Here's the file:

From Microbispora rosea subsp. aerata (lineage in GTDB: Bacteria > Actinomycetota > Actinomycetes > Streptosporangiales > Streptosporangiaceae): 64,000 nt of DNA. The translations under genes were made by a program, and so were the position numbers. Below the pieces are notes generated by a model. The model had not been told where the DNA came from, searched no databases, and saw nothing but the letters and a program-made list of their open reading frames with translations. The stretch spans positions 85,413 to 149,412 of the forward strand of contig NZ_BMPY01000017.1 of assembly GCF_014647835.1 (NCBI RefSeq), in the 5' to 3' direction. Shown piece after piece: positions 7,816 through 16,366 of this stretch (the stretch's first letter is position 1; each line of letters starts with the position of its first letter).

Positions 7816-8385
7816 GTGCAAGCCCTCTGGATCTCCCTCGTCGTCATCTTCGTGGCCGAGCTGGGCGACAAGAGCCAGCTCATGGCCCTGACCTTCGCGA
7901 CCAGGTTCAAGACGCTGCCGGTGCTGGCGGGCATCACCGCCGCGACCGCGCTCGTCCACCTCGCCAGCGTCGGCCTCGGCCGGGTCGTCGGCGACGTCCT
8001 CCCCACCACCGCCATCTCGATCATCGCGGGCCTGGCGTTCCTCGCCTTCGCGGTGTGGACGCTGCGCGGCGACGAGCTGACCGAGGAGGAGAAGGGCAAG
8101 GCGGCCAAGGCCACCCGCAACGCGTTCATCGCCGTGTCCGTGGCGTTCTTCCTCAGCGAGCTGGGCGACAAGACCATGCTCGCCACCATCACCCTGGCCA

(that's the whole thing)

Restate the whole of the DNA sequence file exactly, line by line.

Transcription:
From Microbispora rosea subsp. aerata (lineage in GTDB: Bacteria > Actinomycetota > Actinomycetes > Streptosporangiales > Streptosporangiaceae): 64,000 nt of DNA. The translations under genes were made by a program, and so were the position numbers. Below the pieces are notes generated by a model. The model had not been told where the DNA came from, searched no databases, and saw nothing but the letters and a program-made list of their open reading frames with translations. The stretch spans positions 85,413 to 149,412 of the forward strand of contig NZ_BMPY01000017.1 of assembly GCF_014647835.1 (NCBI RefSeq), in the 5' to 3' direction. Shown piece after piece: positions 7,816 through 16,366 of this stretch (the stretch's first letter is position 1; each line of letters starts with the position of its first letter).

Positions 7816-8385
7816 GTGCAAGCCCTCTGGATCTCCCTCGTCGTCATCTTCGTGGCCGAGCTGGGCGACAAGAGCCAGCTCATGGCCCTGACCTTCGCGA
7901 CCAGGTTCAAGACGCTGCCGGTGCTGGCGGGCATCACCGCCGCGACCGCGCTCGTCCACCTCGCCAGCGTCGGCCTCGGCCGGGTCGTCGGCGACGTCCT
8001 CCCCACCACCGCCATCTCGATCATCGCGGGCCTGGCGTTCCTCGCCTTCGCGGTGTGGACGCTGCGCGGCGACGAGCTGACCGAGGAGGAGAAGGGCAAG
8101 GCGGCCAAGGCCACCCGCAACGCGTTCATCGCCGTGTCCGTGGCGTTCTTCCTCAGCGAGCTGGGCGACAAGACCATGCTCGCCACCATCACCCTGGCCA